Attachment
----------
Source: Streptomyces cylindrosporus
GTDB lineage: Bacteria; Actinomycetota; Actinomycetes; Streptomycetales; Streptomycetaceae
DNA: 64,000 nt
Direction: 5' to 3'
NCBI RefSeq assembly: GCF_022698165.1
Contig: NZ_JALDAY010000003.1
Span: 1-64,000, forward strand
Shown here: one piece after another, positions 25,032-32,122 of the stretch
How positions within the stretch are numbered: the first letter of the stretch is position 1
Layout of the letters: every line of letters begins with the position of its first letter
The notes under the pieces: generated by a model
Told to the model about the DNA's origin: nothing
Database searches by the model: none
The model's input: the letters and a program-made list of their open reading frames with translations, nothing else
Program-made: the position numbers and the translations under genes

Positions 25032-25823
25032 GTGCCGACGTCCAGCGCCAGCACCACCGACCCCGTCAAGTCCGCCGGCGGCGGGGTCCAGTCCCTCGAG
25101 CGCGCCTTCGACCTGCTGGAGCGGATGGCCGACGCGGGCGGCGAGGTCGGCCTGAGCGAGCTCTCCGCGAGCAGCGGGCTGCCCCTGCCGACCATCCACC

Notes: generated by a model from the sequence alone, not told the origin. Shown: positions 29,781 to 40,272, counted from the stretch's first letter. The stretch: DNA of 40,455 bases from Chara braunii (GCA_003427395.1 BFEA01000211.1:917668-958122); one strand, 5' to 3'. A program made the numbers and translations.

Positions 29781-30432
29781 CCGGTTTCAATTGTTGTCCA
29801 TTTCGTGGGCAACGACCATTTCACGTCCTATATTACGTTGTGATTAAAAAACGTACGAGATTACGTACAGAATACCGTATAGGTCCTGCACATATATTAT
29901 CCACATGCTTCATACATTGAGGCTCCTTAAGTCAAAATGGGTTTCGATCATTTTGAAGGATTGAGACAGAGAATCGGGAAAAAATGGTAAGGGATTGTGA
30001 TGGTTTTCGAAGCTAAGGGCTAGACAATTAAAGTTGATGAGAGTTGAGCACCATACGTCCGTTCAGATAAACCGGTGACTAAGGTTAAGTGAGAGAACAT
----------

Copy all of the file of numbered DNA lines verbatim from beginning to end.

Source: Streptomyces cylindrosporus
GTDB lineage: Bacteria; Actinomycetota; Actinomycetes; Streptomycetales; Streptomycetaceae
DNA: 64,000 nt
Direction: 5' to 3'
NCBI RefSeq assembly: GCF_022698165.1
Contig: NZ_JALDAY010000003.1
Span: 1-64,000, forward strand
Shown here: one piece after another, positions 25,032-32,122 of the stretch
How positions within the stretch are numbered: the first letter of the stretch is position 1
Layout of the letters: every line of letters begins with the position of its first letter
The notes under the pieces: generated by a model
Told to the model about the DNA's origin: nothing
Database searches by the model: none
The model's input: the letters and a program-made list of their open reading frames with translations, nothing else
Program-made: the position numbers and the translations under genes

Positions 25032-25823
25032 GTGCCGACGTCCAGCGCCAGCACCACCGACCCCGTCAAGTCCGCCGGCGGCGGGGTCCAGTCCCTCGAG
25101 CGCGCCTTCGACCTGCTGGAGCGGATGGCCGACGCGGGCGGCGAGGTCGGCCTGAGCGAGCTCTCCGCGAGCAGCGGGCTGCCCCTGCCGACCATCCACC

Notes: generated by a model from the sequence alone, not told the origin. Shown: positions 29,781 to 40,272, counted from the stretch's first letter. The stretch: DNA of 40,455 bases from Chara braunii (GCA_003427395.1 BFEA01000211.1:917668-958122); one strand, 5' to 3'. A program made the numbers and translations.

Positions 29781-30432
29781 CCGGTTTCAATTGTTGTCCA
29801 TTTCGTGGGCAACGACCATTTCACGTCCTATATTACGTTGTGATTAAAAAACGTACGAGATTACGTACAGAATACCGTATAGGTCCTGCACATATATTAT
29901 CCACATGCTTCATACATTGAGGCTCCTTAAGTCAAAATGGGTTTCGATCATTTTGAAGGATTGAGACAGAGAATCGGGAAAAAATGGTAAGGGATTGTGA
30001 TGGTTTTCGAAGCTAAGGGCTAGACAATTAAAGTTGATGAGAGTTGAGCACCATACGTCCGTTCAGATAAACCGGTGACTAAGGTTAAGTGAGAGAACAT